Thursday, July 8, 2010

Sow Insurance Moral Hazard

An article in the Yangzhou Evening News last week reports that sows can be worth more dead than alive. According to a worker with the local insurance company, the company has lost money since it began offering subsidized insurance for breeding sows last year, because farmers are filing twice as many claims for dead sows as they did last year.

Comic from Yangzhou Daily: "Sorry brother, I'm waiting to collect the insurance."

Because hog prices have been low, raising sows has been unprofitable. Thus, you spend more on the feed and upkeep of the animals than they generate in sales of baby pigs. They could slaughter them and sell the meat but the indemnity payment for a dead sow is more (1000 yuan).

There is a mixture of fraud and moral hazard (engaging in risky behavior because you know you're insured). The insurance worker reports that he has seen a lot of farmers neglecting to treat sows for disease in the hope they will die so the farmer can collect the insurance. He says there also have been people setting up hog farms in the suburbs that feed pigs swill from restaurants and keep them in filthy conditions "worse than a toilet." He says it would be strange if the sows didn't die in these conditions. In other cases, the farmer raises, say, 100 pigs, but only insured 50. The death rate then appears higher than it actually is.

The death rate for sows is double what it was last year. The company paid compensation for 1300 dead sows in the first five months of this year, up from 700 last year at the same time. In one county, farmers filed claims on 25% of the sows covered.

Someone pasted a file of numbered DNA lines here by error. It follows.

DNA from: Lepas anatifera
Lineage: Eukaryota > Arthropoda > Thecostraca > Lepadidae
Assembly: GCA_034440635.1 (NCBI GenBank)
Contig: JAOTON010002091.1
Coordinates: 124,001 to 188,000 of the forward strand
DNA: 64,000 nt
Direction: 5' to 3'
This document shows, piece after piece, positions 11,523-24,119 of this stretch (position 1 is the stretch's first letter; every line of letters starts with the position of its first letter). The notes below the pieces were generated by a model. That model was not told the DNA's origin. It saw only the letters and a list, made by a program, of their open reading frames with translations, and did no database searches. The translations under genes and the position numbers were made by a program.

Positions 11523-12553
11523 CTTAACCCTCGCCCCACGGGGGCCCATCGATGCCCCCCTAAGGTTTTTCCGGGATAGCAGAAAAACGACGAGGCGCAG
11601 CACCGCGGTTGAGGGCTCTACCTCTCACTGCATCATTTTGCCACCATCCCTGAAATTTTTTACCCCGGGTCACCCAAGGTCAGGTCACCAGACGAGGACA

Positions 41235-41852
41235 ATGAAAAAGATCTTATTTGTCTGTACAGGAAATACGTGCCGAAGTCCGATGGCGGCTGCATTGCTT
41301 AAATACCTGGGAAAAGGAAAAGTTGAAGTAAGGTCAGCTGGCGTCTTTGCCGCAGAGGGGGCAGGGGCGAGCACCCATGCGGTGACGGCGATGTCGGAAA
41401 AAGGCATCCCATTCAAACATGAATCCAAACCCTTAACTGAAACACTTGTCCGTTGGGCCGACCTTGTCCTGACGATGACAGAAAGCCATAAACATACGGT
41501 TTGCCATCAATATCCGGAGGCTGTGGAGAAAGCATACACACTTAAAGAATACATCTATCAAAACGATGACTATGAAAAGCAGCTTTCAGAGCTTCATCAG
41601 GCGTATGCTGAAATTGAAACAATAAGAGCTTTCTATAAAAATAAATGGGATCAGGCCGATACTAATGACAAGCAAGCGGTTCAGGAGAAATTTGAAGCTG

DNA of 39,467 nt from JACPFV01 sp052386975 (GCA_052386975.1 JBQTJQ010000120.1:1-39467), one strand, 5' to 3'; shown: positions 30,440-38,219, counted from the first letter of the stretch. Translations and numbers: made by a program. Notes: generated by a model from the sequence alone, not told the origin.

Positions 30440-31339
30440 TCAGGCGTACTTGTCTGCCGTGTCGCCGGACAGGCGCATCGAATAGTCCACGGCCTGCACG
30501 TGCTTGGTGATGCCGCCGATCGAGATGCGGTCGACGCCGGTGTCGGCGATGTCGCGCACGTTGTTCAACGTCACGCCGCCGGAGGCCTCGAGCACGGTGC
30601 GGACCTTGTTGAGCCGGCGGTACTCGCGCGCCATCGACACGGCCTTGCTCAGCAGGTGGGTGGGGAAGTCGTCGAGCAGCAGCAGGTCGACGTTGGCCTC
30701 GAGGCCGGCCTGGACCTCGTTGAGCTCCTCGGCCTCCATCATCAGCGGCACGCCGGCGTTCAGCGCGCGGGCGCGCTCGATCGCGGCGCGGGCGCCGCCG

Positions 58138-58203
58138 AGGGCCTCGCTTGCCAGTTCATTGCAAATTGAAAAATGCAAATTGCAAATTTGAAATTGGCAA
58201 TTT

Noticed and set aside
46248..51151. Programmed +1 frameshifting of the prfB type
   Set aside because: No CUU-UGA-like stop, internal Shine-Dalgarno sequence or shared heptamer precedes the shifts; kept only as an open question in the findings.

The insurance company is planning a door-to-door publicity campaign. In the process they hope to catch farmers who are cheating. Insurance will now be refused if farmers feed swill to their hogs. They've also started adjusting the indemnity payment according to the sow's weight.

Farmers can make out even better if they can sell the dead pig's carcass and claim the insurance benefit. Some netizens in Yangzhou reported small ads pasted on walls offering to buy dead pigs. The reported called two of them, both of which offered to buy a dead pig for 20-30 yuan, depending on weight. They claimed to feed the carcasses to fish, but the local fishery station claimed they had never heard of such a practice.


Unknown said...

Thanks a lot for sharing these facts with us. Can you please put some shade on how to get a life insurance policy. I shall be thankful to you.

Muhammad Hassan said...

Thank you so much as you have been willing to share information with us. We will forever admire all you have done here because you have made my work as easy as ABC.